Q: What excited you about Twelve Hours Later and the other anthologies in which you’ve participated? SEC: Short fiction is an art form in and of itself. Expressing a full story in a little bit of space, means distilling the true essence of your message in a way that someone can read on their lunch hour and still feel like they got a complete picture. Having the opportunity to challenge myself within the framework of the anthologies’ themes made me work hard to present fully developed characters and concepts within those constraints, and it was a lot of fun! That the anthologies benefited literacy programs was the icing on the cake.To read more, check out Sharon's interview on Sage and Savant! -the Centaur
Q: So, these anthologies, what’s the story behind these collections of stories? AJS: Beginning with Twelve Hours Later, the anthologies have been an effort at showcasing the authors who attend Clockwork Alchemy each year. We wanted to have a way of introducing the whole crew to new readers in one swoop, and we also wanted to give back to the community that attends the event. The charity component has seen over $400 donated to the San Jose Public Library system in the past two years, all of which is intended for literacy programs. We’ve been really pleased with the reception of both Twelve Hours Later and Thirty Days Later. This year’s anthology Some Time Later will round out the trilogy, and we think it’s the best one yet.To read more, check out the article at Sage and Savant! -the Centaur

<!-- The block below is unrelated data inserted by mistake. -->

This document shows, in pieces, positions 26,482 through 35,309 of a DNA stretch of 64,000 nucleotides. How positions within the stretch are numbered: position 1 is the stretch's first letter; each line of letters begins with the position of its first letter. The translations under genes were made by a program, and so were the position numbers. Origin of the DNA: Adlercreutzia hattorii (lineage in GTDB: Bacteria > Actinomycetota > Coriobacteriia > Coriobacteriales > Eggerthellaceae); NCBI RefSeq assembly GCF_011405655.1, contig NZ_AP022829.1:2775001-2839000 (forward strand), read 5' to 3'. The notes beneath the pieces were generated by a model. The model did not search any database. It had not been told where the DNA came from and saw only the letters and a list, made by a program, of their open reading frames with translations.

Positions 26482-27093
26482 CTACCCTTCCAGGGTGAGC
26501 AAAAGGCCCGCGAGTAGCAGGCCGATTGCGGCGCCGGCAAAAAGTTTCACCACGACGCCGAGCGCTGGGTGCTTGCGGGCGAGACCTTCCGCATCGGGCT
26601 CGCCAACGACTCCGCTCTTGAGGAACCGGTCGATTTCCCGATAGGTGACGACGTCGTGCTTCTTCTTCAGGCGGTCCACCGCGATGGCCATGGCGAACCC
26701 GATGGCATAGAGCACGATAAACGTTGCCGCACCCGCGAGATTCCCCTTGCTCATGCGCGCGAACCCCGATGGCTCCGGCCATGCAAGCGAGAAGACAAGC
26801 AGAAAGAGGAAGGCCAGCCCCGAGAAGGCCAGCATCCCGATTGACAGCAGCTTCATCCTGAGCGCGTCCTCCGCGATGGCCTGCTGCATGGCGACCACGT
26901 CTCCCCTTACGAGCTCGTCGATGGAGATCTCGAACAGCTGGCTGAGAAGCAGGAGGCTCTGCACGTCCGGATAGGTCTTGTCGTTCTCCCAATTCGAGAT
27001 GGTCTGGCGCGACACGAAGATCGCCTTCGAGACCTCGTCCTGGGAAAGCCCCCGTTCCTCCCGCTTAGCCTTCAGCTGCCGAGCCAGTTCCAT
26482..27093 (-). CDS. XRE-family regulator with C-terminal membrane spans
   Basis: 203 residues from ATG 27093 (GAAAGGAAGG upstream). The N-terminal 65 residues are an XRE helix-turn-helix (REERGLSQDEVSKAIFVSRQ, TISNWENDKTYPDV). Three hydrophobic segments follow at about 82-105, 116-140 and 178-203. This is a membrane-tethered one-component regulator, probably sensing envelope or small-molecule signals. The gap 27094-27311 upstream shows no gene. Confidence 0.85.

Kirsten Weiss writes genre-blending cozy mystery, urban fantasy, and steampunk suspense, mixing her experiences and imagination to create a vivid world of magic and mayhem. Q: Tell us about your latest book. KW: Pressed to Death is a cozy mystery set in a wine country paranormal museum. It’s the second book in my Perfectly Proper Paranormal Museum series...To read more, check out the full interview at Sage and Savant! -the Centaur